The emergence of 5G in the tech world has been one of the factors fueling digital transformation globally. Achieving a far-reaching digital transformation can no longer be attained using the 4G network, as 5G is now a standard that offers a much higher data transmission capacity and speed. These services are crucial for a wide range of innovative applications which have the potential to transform many sectors of our economies.
Given these benefits, 5G adoption has witnessed a steadily growing adoption across major global markets but has not experienced the same level of growth in Europe. This slow pace of adoption calls for concern as the continent is on the verge of facing a disappointing outing in its 2030 Digital Decade goals.
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A 2022 report by GSMA, a global organization unifying the mobile ecosystem to discover, develop and deliver innovation in business environments, indicates that at the end of June 2022, 108 operators in 34 markets across Europe had launched commercial 5G services, with consumer take-up continuing to grow steadily at 6% of the mobile customer base. The report also indicated that Norway leads in the adoption of the technology, with 16% now using 5G, but positive momentum is also evident in Switzerland, Finland, the U.K. and Germany.
The GSMA report predicts that by 2025, the average adoption of 5G across Europe will hit 44%, with the U.K. and Germany expected to have the highest 5G adoption rates in Europe at 61% and 59% respectively. These numbers do not measure up with the 5G rollout in other large world economies, as South Korea is expected to hit 73% in the same period, while Japan and the U.S. are likely to achieve 68% adoption.
5G and Europe’s path to Digital Decade
The European Commission’s Digital Decade contains a framework that is expected to pull Europe through the digital transformation trajectory by 2030. The commission’s strategy would be to deliver tangible benefits for EU economies through developing digital skills, digital transformation of businesses, sustainable digital infrastructures and the digitalization of public services. The commission’s framework also notes multi-country, large-scale projects that would contribute to achieving the digital decade targets.
Some of the technology areas for these projects identified by the commission include pan-European deployment of 5G, common data infrastructure and services, and secure quantum infrastructures and networks for cybersecurity centers. Although the European Digital Decade framework does not hope to rely only on 5G to deliver its digital transformation goals by 2030, insufficient 5G coverage across the continent seems to be the major impediment to achieving the goals.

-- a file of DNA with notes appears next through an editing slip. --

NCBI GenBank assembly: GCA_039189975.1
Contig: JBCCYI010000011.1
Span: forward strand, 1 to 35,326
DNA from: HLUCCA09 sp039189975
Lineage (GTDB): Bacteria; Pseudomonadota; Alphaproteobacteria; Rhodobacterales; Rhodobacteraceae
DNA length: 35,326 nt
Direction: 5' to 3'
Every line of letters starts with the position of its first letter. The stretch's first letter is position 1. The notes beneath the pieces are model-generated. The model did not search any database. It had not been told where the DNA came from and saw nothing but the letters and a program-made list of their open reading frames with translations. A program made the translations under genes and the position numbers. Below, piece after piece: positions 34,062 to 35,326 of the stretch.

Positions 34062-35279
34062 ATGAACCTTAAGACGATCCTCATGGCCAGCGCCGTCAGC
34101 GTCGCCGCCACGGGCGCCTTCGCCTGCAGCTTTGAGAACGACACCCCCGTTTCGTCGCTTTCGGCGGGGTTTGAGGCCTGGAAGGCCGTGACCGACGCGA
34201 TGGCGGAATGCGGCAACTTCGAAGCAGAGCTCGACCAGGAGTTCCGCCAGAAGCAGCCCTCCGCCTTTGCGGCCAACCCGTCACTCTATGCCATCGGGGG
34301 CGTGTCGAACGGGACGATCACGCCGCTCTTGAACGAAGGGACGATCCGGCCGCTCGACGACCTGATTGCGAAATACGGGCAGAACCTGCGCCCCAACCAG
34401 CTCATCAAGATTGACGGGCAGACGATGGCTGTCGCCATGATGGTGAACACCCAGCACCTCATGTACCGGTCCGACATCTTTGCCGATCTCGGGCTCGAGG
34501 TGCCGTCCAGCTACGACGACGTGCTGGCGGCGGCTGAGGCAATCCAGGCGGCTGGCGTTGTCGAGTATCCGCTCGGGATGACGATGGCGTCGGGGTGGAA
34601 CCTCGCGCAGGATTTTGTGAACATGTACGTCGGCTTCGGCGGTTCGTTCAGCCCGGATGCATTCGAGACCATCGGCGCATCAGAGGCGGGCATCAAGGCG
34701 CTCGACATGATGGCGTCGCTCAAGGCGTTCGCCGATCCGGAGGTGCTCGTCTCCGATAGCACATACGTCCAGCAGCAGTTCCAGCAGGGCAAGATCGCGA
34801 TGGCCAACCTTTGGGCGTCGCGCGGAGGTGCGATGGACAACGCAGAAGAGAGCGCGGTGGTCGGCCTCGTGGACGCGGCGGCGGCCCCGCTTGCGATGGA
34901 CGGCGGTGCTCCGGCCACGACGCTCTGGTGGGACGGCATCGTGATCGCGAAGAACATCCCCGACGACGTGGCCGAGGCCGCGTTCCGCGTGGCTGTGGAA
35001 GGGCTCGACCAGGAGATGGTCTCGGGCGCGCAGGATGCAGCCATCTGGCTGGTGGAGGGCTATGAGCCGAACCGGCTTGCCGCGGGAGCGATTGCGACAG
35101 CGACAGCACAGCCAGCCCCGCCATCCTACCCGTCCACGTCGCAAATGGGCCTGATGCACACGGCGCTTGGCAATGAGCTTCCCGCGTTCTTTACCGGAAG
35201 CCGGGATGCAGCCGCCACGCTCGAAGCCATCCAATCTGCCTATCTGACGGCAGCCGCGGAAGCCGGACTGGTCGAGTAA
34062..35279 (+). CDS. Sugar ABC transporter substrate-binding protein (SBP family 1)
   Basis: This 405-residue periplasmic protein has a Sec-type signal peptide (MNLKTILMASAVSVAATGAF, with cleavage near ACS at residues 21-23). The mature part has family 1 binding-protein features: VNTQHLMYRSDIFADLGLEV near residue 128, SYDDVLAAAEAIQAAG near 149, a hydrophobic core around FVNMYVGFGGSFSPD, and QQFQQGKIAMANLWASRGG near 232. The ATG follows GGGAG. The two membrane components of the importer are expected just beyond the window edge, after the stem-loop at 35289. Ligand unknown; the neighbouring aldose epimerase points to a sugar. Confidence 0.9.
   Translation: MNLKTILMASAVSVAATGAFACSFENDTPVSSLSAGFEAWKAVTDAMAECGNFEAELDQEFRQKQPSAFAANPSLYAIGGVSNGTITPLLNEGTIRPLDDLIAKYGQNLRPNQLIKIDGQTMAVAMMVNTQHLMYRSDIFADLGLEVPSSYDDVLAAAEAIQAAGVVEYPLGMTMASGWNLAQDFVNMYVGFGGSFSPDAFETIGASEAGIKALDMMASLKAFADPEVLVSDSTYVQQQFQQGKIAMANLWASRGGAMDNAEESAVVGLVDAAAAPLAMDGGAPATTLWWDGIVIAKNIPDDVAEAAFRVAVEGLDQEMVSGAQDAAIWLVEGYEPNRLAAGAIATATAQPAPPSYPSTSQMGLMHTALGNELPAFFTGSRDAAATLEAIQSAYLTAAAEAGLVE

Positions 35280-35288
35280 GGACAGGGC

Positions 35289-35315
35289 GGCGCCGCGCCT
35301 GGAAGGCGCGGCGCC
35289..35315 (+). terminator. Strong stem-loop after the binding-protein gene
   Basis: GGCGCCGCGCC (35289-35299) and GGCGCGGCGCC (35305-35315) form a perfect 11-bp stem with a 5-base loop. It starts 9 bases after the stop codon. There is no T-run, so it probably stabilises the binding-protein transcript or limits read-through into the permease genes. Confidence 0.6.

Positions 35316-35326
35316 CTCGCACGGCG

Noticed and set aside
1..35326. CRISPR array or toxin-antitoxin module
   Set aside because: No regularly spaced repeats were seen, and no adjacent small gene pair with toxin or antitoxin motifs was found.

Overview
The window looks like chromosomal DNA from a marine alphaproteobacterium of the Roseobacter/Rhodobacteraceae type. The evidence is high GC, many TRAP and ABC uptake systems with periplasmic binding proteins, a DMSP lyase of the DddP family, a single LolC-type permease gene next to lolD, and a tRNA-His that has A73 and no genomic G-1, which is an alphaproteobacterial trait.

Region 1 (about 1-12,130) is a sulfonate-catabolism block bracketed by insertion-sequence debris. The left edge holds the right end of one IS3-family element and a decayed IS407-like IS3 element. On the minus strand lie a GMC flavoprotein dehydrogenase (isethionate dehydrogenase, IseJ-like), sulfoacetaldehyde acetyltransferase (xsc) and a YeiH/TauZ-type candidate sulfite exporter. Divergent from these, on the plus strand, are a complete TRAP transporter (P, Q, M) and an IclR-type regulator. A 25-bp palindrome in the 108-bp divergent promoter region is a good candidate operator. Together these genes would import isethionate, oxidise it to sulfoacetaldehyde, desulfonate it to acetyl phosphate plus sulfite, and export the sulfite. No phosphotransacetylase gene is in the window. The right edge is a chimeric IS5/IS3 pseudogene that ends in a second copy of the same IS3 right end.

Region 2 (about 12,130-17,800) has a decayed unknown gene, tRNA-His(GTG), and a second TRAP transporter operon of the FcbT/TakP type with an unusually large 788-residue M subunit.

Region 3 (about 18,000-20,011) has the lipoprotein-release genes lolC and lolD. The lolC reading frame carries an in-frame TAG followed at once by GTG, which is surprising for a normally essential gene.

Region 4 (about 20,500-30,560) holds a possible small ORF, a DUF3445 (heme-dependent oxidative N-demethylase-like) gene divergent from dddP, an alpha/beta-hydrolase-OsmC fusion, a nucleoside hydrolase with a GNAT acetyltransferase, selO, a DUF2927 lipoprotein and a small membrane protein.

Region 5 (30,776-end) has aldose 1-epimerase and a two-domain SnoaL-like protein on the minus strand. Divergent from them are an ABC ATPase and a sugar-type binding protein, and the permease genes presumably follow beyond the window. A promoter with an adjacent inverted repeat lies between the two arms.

According to GSMA, the unhurried rollout of 5G across Europe remains a threat to Europe’s Digital Decade goals. The Digital Decade is Europe’s road map to achieving digital transformation by 2030 through next-generation technologies such as 5G, artificial intelligence, cloud, edge, chips and IoT. With the Digital Decade program already in action, the EU hopes to pursue a human-centric, sustainable vision for digital society to empower citizens and businesses.
As lofty as the European Digital Decade program seems to appear, GSMA argues that the pace of 5G coverage expansion across Europe will be critical to achieving Europe’s Digital Decade goals. While 5G network coverage in Europe is expected to grow from 47% in 2021 to 70% in 2025, about a third of the population will remain without 5G coverage. This compares to 2% or less in South Korea and the U.S.
“Europe is adopting 5G faster than ever before, but greater focus on creating the right market conditions for infrastructure investment is needed to keep pace with other world markets,” explained Daniel Pataki, vice president for policy & regulation and head of Europe at GSMA. “This should include the implementation of the principle of fair contribution to network costs.”
Although the GSMA report suggests a slower-than-required pace in the 5G rollout in Europe, there are a few other positives in the 5G market for European countries. For instance, the GSMA report captured some improvements in European broadband operators’ progress with the rollout of standalone 5G networks. It noted that 5G SA services in Europe are now available in Finland, Germany and Italy, and further deployments are expected in the next few years.
The delay in the rollout of 5G among European countries
A 2022 EU special report on 5G rollout in Europe revealed delays in Member States’ rollout of 5G networks across the continent. The EU report pointed out that by the end of 2020, 23 member states had launched commercial 5G services and achieved the intermediate objective of at least one major city with 5G access.
However, not all member states refer to the EU’s 2025 and 2030 objectives in their national 5G strategies or broadband plans. In several EU countries, the European Electronic Communications Code has not been set into national law. Consequently, the assignment of the 5G spectrum has been delayed.
The special report suggested that these delays in assigning the spectrum can be attributed to different reasons: Cross-border coordination issues with non-EU countries along the eastern borders, a weak demand by mobile network operators, the impact of COVID-19 on the auction schedules and uncertainty about how to deal with 5G security issues. The more that European countries lag behind on 5G implementation, the more they will fall short of achieving the EU Digital Decade vision.